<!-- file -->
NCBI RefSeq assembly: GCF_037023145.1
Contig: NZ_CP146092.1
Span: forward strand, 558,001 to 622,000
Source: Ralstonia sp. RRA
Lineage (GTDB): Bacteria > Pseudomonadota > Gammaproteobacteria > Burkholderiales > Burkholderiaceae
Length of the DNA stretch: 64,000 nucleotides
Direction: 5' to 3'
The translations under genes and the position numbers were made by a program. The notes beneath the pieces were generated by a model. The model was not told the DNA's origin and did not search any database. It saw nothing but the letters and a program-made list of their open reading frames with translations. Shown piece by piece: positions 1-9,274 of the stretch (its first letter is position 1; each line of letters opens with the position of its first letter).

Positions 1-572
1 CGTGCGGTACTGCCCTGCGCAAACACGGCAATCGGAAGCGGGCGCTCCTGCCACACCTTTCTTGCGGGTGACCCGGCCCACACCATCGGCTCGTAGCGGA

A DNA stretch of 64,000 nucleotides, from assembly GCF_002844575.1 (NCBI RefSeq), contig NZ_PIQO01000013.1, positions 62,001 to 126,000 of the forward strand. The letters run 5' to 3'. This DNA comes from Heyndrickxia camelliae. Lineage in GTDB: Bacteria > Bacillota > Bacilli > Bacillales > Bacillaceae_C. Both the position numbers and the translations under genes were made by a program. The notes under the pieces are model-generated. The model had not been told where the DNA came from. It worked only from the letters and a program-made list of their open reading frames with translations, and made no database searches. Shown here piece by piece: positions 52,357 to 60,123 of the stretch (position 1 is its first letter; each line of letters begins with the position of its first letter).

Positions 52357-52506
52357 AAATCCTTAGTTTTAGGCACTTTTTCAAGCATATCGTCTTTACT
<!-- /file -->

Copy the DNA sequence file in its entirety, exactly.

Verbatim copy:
NCBI RefSeq assembly: GCF_037023145.1
Contig: NZ_CP146092.1
Span: forward strand, 558,001 to 622,000
Source: Ralstonia sp. RRA
Lineage (GTDB): Bacteria > Pseudomonadota > Gammaproteobacteria > Burkholderiales > Burkholderiaceae
Length of the DNA stretch: 64,000 nucleotides
Direction: 5' to 3'
The translations under genes and the position numbers were made by a program. The notes beneath the pieces were generated by a model. The model was not told the DNA's origin and did not search any database. It saw nothing but the letters and a program-made list of their open reading frames with translations. Shown piece by piece: positions 1-9,274 of the stretch (its first letter is position 1; each line of letters opens with the position of its first letter).

Positions 1-572
1 CGTGCGGTACTGCCCTGCGCAAACACGGCAATCGGAAGCGGGCGCTCCTGCCACACCTTTCTTGCGGGTGACCCGGCCCACACCATCGGCTCGTAGCGGA

A DNA stretch of 64,000 nucleotides, from assembly GCF_002844575.1 (NCBI RefSeq), contig NZ_PIQO01000013.1, positions 62,001 to 126,000 of the forward strand. The letters run 5' to 3'. This DNA comes from Heyndrickxia camelliae. Lineage in GTDB: Bacteria > Bacillota > Bacilli > Bacillales > Bacillaceae_C. Both the position numbers and the translations under genes were made by a program. The notes under the pieces are model-generated. The model had not been told where the DNA came from. It worked only from the letters and a program-made list of their open reading frames with translations, and made no database searches. Shown here piece by piece: positions 52,357 to 60,123 of the stretch (position 1 is its first letter; each line of letters begins with the position of its first letter).

Positions 52357-52506
52357 AAATCCTTAGTTTTAGGCACTTTTTCAAGCATATCGTCTTTACT